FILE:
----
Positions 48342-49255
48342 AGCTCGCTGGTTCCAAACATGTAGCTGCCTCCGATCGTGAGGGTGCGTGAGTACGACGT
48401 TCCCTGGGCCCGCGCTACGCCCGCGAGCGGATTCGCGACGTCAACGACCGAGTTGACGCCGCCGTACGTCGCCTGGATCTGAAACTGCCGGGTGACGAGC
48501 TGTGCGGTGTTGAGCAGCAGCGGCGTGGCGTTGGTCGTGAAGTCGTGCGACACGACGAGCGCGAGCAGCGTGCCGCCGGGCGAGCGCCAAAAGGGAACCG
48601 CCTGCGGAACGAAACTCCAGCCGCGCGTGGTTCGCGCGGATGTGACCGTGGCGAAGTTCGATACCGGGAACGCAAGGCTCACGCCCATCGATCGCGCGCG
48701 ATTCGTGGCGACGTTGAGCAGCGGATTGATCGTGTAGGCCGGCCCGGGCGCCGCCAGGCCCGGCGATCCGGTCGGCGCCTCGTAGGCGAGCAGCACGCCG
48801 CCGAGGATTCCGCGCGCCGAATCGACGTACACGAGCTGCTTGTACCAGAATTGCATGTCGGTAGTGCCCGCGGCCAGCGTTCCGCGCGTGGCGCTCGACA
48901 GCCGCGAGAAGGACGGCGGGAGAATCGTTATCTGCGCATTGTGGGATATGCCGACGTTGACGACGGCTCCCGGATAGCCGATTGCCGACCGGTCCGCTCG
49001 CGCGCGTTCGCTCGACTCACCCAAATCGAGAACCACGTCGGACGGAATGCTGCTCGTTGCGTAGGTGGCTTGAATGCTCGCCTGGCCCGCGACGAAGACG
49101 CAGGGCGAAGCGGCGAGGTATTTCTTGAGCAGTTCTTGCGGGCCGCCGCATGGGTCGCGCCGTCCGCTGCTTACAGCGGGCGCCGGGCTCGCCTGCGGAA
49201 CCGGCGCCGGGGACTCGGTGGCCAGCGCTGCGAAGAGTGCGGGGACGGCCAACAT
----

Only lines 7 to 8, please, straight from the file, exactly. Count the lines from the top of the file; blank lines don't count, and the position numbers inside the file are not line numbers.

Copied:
48801 CCGAGGATTCCGCGCGCCGAATCGACGTACACGAGCTGCTTGTACCAGAATTGCATGTCGGTAGTGCCCGCGGCCAGCGTTCCGCGCGTGGCGCTCGACA
48901 GCCGCGAGAAGGACGGCGGGAGAATCGTTATCTGCGCATTGTGGGATATGCCGACGTTGACGACGGCTCCCGGATAGCCGATTGCCGACCGGTCCGCTCG